Thinking of My Son the Lieutenant

(This is Scott writing…. and reflecting)
It’s been a month since I last saw my son Keith, at a dinner where we said our farewells. I miss him; I am concerned for him. It’s taken me too long to write about this.
My angst comes in knowing he leaves for Iraq soon. As I’ve noted here before, my son Keith is an officer in the Virginia National Guard. His engineering unit is now in final preparations in chilly Wisconsin. He will be leaving soon and directly for Iraq, part of a region I’ve dedicated my own career to studying.
No, I don’t want him to go, not under these circumstances. I’m not like Governor Sarah Palin, who last June proclaimed from a church pulpit how her son going to Iraq was somehow “a task from God.” I think too highly of Providence to be so presumptuous. My prayers for Keith are more modest, and, for the moment, private.
The day after 9/11, Keith volunteered to serve his University’s rescue squad. He joined ROTC and earned a scholarship. Not a path I would have chosen. My late father, once a West Pointer, would smile. From all accounts, Keith is today a good officer; he feels honored to be doing his duty.
We see the Iraq war rather differently. Yet our recent conversations and our last dinner were not to be about the cause, but about… Keith and his family. I was speechless; still am.
Helena at the time helpfully reassured me that “for Quakers, being speechless is our most common and usually deepest form of spiritual connection.” I like that. Just being with Keith, his wife, and my grand-daughter was precious. (Jessica is the one who so kindly delayed her birth until my birthday – 9/11 – last year. She’s an angel, just now learning to walk.).
Yes, I did manage to talk a bit, listened hopefully a lot more.
My son is an engineer in training, with a focus on bridge building. (for VDOT) If only he could be doing that for Iraq! I gather his unit will be engaged in “horizontal construction.” (roads & such) I wonder just why it is that Iraqis could not perform such tasks. It seems “trust” remains in short supply.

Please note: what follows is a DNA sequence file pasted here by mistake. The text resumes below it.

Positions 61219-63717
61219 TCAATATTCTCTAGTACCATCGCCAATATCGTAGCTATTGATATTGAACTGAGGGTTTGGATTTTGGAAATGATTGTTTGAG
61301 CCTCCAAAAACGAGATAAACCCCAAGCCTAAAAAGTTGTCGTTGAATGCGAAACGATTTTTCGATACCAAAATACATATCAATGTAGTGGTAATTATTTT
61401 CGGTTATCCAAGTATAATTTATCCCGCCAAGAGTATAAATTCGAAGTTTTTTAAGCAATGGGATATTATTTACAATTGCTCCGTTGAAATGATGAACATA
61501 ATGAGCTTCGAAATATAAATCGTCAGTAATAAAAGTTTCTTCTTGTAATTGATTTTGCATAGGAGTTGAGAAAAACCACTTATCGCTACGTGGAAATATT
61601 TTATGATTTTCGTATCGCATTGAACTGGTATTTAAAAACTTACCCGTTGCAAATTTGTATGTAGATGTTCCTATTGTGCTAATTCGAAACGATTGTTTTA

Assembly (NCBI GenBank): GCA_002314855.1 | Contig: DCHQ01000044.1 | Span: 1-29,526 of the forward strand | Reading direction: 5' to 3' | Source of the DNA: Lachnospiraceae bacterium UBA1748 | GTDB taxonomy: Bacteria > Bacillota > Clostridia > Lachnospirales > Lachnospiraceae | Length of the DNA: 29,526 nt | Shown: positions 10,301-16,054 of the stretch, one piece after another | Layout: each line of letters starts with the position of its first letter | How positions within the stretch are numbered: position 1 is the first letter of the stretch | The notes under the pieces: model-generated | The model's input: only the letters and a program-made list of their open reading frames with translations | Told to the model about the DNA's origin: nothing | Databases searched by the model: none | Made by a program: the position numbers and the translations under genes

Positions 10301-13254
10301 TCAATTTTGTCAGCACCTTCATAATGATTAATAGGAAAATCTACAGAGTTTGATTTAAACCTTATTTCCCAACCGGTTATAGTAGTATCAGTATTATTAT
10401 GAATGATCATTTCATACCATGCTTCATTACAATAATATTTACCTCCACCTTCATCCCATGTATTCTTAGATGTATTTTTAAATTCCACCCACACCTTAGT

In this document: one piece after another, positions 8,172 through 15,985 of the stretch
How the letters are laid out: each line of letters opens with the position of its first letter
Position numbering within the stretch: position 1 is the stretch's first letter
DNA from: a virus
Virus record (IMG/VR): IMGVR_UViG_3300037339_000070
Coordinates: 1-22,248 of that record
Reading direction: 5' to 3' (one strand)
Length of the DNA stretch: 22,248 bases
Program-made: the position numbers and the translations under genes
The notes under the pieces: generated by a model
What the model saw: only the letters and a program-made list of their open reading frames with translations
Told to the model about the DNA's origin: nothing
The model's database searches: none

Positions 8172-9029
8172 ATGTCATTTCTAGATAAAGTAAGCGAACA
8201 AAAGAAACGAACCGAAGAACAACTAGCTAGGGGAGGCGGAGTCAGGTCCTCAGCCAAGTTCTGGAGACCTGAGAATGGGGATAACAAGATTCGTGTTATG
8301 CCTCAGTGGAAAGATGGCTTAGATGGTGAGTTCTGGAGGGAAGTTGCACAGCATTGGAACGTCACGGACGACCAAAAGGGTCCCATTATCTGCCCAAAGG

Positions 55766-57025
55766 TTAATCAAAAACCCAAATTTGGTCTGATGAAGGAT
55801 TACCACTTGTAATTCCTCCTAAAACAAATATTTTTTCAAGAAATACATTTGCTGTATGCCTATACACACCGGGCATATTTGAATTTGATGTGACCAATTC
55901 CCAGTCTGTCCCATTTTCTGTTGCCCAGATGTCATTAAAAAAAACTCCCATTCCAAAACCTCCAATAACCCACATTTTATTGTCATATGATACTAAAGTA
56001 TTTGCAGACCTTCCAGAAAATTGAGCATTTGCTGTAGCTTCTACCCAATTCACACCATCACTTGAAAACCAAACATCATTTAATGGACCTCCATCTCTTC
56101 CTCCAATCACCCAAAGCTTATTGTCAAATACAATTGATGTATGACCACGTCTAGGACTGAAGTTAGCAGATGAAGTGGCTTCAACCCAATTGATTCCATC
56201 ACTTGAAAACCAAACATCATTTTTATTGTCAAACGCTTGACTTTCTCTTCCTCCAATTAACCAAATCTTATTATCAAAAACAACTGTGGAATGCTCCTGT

At a family briefing day in September, I was struck that most of the speakers inserted quick lines to the soldiers about “how much we appreciate your service” — without quite mentioning what it was they were to be doing. We were mercifully spared any of the Bushisms about a “war on terror” and undefined hoo-ahs about “victory.”
We were there vaguely as “a band of families,” even as we are dispersed up and down the east coast. Most Guard member families are isolated; I doubt my son’s neighbors in Augusta County even know he’s been deployed.
Like Vice President elect Joe Biden, when speaking about his son, I wanted – and tried – to tell Keith I am proud of him, that I admire his courage, that I can celebrate his maturity, his achievements in his own right, that I know he will make good decisions, that he is a good leader
Maybe I didn’t get that all out quite right; I had lump-in-throat disorder.
When Keith was told that his former middle school was asking about what they could do for him, what things they could send, Keith at first was a bit defensive. As his unit’s executive officer, he takes pride in making sure his troops are well supplied. (Think Radar — as a Lieutenant!)
But then he swallowed hard and asked quite earnestly that any care packages be sent to his daughter — Jessica — that she gets extra love and attention while Daddy is away….
In that sentiment, I could not be prouder of my son. I salute you Keith.